Hit the brakes for safety
On May 2, 10-year-old Benito Guevara was struck and killed by an SUV in Sacramento. Two other boys survived the incident with serious injuries.
The driver’s identity was not immediately released, and police initially said there would be no charges filed. Newspaper accounts indicate the boys were crossing a busy street near an intersection but outside of the marked crosswalk and against a red light. This led police to conclude that the SUV had the right of way and could not have avoided hitting the boys as they darted across the street.
Is this the standard of accountability we are willing to live with?
Yes, the boys were foolish to cross against the light, but to shrug it off and absolve the driver simply because these children ran outside the lines when a light was this or that color seems barbaric!
Who had greater control to avoid this tragedy—the children or the operator of the SUV? By law, every driver has a responsibility to exercise “due care for the safety” of pedestrians at all times. Everyone who has a license to operate a motor vehicle has agreed to accept this responsibility. Maybe driving just a little slower or paying closer attention might at least have reduced the carnage.
Since the invention of the “horseless carriage” in the 19th century, we have struggled to resolve this issue of safety for pedestrians, and we’ve consistently arrived at a moral and legal principle that simply does not excuse the operator from the responsibility of “due care” for the safety of pedestrians.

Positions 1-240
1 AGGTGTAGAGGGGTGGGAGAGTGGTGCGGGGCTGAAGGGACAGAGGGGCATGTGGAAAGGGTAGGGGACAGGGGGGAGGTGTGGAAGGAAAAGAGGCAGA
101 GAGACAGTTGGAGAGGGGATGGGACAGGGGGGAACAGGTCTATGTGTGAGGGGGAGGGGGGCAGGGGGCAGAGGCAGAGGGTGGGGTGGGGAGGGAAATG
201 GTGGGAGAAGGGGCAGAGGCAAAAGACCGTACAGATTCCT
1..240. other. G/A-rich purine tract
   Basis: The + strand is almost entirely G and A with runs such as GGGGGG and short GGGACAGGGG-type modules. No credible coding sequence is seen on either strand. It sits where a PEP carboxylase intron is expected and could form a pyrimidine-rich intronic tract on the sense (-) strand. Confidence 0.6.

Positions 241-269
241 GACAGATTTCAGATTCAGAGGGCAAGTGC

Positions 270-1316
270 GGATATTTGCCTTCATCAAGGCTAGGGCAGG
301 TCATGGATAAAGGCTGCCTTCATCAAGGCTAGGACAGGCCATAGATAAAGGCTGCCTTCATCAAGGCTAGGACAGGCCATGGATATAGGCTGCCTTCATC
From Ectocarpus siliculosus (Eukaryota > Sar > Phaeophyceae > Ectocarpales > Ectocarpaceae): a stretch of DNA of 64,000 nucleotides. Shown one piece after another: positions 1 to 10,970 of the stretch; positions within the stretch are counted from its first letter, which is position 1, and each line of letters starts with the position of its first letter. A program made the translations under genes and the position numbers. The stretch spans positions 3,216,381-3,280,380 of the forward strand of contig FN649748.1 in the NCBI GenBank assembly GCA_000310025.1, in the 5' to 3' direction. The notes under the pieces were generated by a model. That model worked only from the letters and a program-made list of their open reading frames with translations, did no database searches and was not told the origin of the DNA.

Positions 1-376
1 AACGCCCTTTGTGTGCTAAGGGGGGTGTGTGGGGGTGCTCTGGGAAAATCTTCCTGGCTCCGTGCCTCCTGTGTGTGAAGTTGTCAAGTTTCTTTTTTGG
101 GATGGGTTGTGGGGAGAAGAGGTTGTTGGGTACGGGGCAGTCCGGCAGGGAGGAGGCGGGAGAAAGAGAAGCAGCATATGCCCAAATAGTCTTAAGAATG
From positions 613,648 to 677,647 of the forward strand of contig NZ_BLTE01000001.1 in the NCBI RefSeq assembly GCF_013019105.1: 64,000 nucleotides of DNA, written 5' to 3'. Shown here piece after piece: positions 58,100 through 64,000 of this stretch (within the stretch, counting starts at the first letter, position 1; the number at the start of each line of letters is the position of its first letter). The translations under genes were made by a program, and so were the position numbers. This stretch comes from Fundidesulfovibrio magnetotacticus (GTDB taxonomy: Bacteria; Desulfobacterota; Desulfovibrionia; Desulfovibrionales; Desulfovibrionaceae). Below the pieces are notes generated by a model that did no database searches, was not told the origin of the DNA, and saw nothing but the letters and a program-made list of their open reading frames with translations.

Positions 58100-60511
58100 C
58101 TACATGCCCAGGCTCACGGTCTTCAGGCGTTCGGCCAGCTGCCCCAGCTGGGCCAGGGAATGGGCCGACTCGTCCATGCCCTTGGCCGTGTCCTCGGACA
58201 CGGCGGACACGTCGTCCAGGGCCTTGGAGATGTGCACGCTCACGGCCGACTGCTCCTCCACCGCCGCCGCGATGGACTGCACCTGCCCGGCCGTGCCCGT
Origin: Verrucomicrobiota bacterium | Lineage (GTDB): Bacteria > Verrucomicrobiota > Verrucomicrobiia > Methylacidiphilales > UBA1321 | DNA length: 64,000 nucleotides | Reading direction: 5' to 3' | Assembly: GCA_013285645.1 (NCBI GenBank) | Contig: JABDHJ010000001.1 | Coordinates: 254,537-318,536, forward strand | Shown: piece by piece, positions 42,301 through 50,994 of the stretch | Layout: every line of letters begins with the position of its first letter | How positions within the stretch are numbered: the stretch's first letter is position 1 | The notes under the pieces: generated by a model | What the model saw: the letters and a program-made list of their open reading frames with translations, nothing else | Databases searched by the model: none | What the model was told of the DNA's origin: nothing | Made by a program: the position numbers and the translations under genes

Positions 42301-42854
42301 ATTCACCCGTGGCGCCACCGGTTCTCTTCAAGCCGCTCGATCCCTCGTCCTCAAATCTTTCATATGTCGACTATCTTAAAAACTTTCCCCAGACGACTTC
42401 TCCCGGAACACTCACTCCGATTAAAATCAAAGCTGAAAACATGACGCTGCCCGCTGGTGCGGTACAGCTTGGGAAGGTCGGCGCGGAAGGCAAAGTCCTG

We advise our children to “look both ways” and to “watch out for cars,” but the simple truth is that people have the right of way. Or do they? Is it ever OK for an SUV to run down a child—or three?
An SUV managed to hit all three kids at once, killing one and hospitalizing the other two, and at this time there appear to be no legal consequences for the driver because the kids were not within some lines painted on the road and a certain light was not lit. Is this really how unsafe we want our neighborhoods to be?
If a driver strikes another human being, it should be the last time he or she is entrusted with the responsibility of “due care” for the safety of other human beings.